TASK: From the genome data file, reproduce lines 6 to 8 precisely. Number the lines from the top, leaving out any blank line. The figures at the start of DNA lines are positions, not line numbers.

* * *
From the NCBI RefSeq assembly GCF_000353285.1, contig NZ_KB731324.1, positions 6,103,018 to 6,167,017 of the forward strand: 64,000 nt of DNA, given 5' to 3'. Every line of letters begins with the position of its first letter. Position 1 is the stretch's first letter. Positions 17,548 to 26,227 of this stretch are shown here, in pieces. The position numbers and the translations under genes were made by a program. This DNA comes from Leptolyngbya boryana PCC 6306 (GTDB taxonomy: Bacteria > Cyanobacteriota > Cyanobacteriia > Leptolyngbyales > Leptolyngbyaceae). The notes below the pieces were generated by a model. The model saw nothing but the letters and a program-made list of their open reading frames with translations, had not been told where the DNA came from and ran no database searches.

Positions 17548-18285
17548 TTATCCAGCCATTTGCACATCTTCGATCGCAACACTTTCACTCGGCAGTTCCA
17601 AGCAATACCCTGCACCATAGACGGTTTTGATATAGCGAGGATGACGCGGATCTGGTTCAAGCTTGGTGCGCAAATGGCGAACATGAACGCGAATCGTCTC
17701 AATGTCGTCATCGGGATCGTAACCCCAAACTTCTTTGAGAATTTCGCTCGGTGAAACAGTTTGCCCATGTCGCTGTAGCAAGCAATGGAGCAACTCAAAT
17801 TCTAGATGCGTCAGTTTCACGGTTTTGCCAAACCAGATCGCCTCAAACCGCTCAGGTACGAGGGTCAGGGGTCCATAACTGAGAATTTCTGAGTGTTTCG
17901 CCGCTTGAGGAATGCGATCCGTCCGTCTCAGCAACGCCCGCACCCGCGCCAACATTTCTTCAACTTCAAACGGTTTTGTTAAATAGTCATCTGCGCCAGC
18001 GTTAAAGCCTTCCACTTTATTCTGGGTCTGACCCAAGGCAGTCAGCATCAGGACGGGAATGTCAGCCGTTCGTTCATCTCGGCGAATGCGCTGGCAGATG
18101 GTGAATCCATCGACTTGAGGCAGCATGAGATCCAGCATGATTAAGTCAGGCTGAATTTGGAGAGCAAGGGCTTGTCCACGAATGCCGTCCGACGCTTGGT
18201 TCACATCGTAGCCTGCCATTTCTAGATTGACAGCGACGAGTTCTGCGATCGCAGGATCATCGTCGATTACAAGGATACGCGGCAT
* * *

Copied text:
17801 TCTAGATGCGTCAGTTTCACGGTTTTGCCAAACCAGATCGCCTCAAACCGCTCAGGTACGAGGGTCAGGGGTCCATAACTGAGAATTTCTGAGTGTTTCG
17901 CCGCTTGAGGAATGCGATCCGTCCGTCTCAGCAACGCCCGCACCCGCGCCAACATTTCTTCAACTTCAAACGGTTTTGTTAAATAGTCATCTGCGCCAGC
18001 GTTAAAGCCTTCCACTTTATTCTGGGTCTGACCCAAGGCAGTCAGCATCAGGACGGGAATGTCAGCCGTTCGTTCATCTCGGCGAATGCGCTGGCAGATG